2. (C) Peters and Downers had actually scheduled their visit to the Solomons about two months ago, presuming this would be a good time to meet the new government. The timing had been changed slightly to May 19, not because of the recent unrest in the Solomons (reftel), but because of Peters desire to be present in Parliament when the Government unveiled its budget on May 18. When the visit was originally planned, Peters had intended to stay in the Solomons a day longer than Downer, who left after a day. However, the budget-related change meant that Peters missed the return commercial flight so he stayed on until May 22. During the three-day solo visit, in addition to the second meeting with Sogavare Peters met with the Foreign Minister, Governor General, and Opposition leader. He also visited Western Province and Malaita.
3. (C) Marion Crawshaw, an NZ Ministry of Foreign Affairs and Trade (MFAT) official who accompanied Peters, told Pol-Econ Couns that Solomons PM Sogavare was a lot more tempered in his remarks during his May 22 meeting with Peters than he had been in a larger meeting with Australian FM Downer, Solomons FM Patteson Oti and others just three days before. Crawshaw, who is Director of MFAT's Bilateral Pacific Division believes this is because Oti was not at the second meeting. RAMSI principals who had met with Sogavare had found him similarly constructive, she said, but found it had been hard to get the meeting via Oti. She said whereas at the first meeting PM Sogavare and FM Oti had talked about the need for a RAMSI exit strategy, when Sogavare met with Peters alone he said "exit strategy" meant that RAMSI would leave one day, once its job was done.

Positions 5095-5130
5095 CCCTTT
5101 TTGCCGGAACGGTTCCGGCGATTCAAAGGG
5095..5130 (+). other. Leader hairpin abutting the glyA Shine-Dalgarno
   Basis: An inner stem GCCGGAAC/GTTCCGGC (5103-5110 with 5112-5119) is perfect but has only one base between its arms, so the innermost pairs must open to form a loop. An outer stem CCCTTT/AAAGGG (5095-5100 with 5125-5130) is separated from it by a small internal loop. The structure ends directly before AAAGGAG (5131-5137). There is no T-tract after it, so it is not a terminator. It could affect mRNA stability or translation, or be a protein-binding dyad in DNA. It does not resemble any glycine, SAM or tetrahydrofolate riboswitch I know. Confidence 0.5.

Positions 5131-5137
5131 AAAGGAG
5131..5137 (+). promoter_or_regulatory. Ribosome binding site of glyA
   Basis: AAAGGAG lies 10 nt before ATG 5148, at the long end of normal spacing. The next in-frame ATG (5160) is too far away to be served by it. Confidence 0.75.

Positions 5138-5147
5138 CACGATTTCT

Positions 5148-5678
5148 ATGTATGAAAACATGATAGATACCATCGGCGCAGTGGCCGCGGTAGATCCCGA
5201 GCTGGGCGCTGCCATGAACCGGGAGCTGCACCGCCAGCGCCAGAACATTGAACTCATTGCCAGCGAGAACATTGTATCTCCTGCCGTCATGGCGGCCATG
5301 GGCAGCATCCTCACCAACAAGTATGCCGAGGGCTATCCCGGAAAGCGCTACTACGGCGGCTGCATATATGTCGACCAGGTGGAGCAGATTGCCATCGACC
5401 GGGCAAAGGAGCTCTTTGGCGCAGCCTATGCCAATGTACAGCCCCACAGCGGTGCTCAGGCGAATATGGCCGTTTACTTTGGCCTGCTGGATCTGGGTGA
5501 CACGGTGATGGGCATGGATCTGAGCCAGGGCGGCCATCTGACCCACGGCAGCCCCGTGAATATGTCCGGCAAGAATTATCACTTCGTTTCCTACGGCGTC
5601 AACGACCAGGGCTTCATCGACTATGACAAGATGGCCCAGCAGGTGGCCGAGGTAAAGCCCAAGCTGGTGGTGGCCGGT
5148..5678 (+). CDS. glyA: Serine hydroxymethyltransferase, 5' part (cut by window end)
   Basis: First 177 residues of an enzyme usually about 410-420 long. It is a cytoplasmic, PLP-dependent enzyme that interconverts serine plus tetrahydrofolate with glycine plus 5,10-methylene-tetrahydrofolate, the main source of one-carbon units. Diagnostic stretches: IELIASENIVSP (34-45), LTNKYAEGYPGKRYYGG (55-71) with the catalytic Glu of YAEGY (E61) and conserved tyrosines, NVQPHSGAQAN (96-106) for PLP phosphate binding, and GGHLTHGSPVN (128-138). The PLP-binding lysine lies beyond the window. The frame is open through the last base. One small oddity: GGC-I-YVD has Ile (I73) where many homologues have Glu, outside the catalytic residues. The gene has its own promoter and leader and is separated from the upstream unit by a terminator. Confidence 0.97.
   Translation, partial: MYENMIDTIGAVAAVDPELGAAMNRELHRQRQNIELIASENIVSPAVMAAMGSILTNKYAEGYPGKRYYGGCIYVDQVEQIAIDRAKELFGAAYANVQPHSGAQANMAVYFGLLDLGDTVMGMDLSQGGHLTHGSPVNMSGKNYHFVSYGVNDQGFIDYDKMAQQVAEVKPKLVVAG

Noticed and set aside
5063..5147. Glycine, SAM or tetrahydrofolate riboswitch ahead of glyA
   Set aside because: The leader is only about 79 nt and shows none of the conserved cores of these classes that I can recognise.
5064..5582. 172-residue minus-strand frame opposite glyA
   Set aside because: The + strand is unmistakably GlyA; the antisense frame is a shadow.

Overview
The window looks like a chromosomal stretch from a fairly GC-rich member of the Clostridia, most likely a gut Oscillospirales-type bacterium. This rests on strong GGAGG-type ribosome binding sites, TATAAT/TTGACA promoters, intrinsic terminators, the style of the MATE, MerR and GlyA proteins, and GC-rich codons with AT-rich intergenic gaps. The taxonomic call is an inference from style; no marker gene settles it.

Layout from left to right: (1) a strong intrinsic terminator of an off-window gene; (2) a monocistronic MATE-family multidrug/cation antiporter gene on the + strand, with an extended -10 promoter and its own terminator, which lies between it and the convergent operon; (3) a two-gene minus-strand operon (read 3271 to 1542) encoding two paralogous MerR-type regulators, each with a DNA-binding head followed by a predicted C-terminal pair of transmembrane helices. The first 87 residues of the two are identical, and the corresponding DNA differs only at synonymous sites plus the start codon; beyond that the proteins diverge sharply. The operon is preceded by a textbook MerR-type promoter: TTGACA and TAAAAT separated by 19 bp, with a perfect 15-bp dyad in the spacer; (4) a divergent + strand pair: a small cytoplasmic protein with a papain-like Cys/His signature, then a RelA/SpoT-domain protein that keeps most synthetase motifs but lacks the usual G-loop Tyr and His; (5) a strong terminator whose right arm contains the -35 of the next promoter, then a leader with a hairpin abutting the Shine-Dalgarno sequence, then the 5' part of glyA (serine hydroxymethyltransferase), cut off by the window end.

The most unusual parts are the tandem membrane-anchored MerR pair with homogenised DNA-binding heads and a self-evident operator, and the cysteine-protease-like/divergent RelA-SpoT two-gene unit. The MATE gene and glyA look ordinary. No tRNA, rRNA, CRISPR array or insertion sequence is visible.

4. (C) GNZ officials actually have some sympathy for Sogavare, Crawshaw said. He is under a fair amount of pressure from the moderates in the Cabinet, but also needs the votes of both Ministers who are in prison (Charles Dausabea and Nelson Ne'e) to stay in power. Although others in GNZ consider Sogavare to be corrupt, Crawshaw says she has seen no evidence that he is "seriously in the till," although she added that it seems no Solomons politician is completely honest. Rather, she believes the PM's biggest problem is that he very much wants to be Prime Minister and is willing to ally with some very dishonest people to hold onto the post. Crawshaw says that during a five minute one-on-one with Peters on the margins of their meeting, Sogavare apparently said that he was relying on RAMSI, Australia, and New Zealand "to give us sanity."